Exploring Management Options in the Grand Canyon with Formal Decision Analysis
Michael Runge - US Geological Survey
May 18, 2016 (SDP Webinar Invited Talk, Co-sponsored with the Decision Analysis Society)
The Colorado River ecosystem between Glen Canyon Dam and Lake Mead is important to many stakeholders, including: American Indian Tribes, whose creation stories begin there; citizens of the seven western Colorado River Basin states, who rely on the river for water and electricity; visitors from around the world, who raft, hike, camp, and fish in the extraordinary wilderness; and environmental advocates, who seek to conserve the species and ecosystems of this unique place. In January 2016, the Bureau of Reclamation and the National Park Service published a Draft Environmental Impact Statement concerning the long-term management of water releases from Glen Canyon Dam. In developing this draft EIS, the lead agencies used two formal decision analysis methods, multicriteria decision analysis and the expected value of information, to evaluate seven alternative strategies against the 18 performance metrics and to evaluate the influence of uncertainty. Stakeholder agencies were invited to participate in a swing-weighting exercise to understand their range of perspectives; the results of the swing-weighting exercise were combined with the evaluation of the alternatives to complete a multicriteria decision analysis. Surprisingly, the rankings of the alternatives were not sensitive to the critical uncertainties that were evaluated, but the choice of a preferred alternative was sensitive to the value-based judgment about how to place relative weight on the resource goals. This work provides an example of how to use formal decision analysis methods in the context of an Environmental Impact Statement to integrate value judgments and scientific evidence in the evaluation of natural resource management alternatives.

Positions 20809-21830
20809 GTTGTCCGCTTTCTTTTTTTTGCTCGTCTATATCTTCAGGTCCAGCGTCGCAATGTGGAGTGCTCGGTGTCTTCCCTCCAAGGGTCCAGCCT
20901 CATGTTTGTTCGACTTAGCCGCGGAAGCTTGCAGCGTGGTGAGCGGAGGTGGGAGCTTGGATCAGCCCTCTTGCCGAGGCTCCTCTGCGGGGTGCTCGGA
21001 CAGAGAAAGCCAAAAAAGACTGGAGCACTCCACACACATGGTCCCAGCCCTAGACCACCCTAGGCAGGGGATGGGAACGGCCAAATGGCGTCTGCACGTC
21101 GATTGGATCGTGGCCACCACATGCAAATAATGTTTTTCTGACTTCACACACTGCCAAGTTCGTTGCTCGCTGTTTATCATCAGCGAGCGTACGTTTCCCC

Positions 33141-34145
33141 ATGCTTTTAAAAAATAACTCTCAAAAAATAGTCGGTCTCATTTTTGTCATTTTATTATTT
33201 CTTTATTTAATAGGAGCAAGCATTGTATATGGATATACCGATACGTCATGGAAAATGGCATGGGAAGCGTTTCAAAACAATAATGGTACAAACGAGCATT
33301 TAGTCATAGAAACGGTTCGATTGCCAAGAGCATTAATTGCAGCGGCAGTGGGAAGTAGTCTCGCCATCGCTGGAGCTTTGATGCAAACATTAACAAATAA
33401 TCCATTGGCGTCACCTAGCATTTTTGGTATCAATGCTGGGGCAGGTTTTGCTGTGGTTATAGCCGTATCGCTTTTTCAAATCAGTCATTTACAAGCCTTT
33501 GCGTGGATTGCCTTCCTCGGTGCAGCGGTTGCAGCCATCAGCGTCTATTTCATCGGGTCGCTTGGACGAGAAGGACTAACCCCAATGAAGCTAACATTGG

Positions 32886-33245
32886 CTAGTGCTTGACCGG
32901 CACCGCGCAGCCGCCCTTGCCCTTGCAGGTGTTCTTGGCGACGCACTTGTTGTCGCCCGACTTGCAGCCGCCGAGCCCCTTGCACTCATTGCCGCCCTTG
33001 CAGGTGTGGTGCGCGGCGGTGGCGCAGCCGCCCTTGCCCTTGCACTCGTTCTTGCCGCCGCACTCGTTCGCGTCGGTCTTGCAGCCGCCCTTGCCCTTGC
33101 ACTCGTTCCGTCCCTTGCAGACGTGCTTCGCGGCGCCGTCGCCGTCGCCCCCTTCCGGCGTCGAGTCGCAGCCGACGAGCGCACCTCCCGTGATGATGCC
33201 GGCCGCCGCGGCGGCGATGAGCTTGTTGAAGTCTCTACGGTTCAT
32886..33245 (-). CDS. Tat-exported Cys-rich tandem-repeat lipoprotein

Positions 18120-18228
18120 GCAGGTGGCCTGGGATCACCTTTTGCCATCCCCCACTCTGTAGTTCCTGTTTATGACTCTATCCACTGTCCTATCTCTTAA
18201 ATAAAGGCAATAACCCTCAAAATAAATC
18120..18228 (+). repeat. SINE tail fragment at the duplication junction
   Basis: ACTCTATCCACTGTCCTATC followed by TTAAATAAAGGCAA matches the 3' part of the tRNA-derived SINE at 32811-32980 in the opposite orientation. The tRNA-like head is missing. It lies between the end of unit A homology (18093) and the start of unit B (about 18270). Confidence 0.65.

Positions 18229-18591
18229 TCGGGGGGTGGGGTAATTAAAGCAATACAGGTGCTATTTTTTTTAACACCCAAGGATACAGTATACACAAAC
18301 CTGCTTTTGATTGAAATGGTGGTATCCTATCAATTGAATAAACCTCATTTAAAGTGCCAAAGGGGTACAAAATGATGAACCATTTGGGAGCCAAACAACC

Click on the file below to hear a sample of the presentation.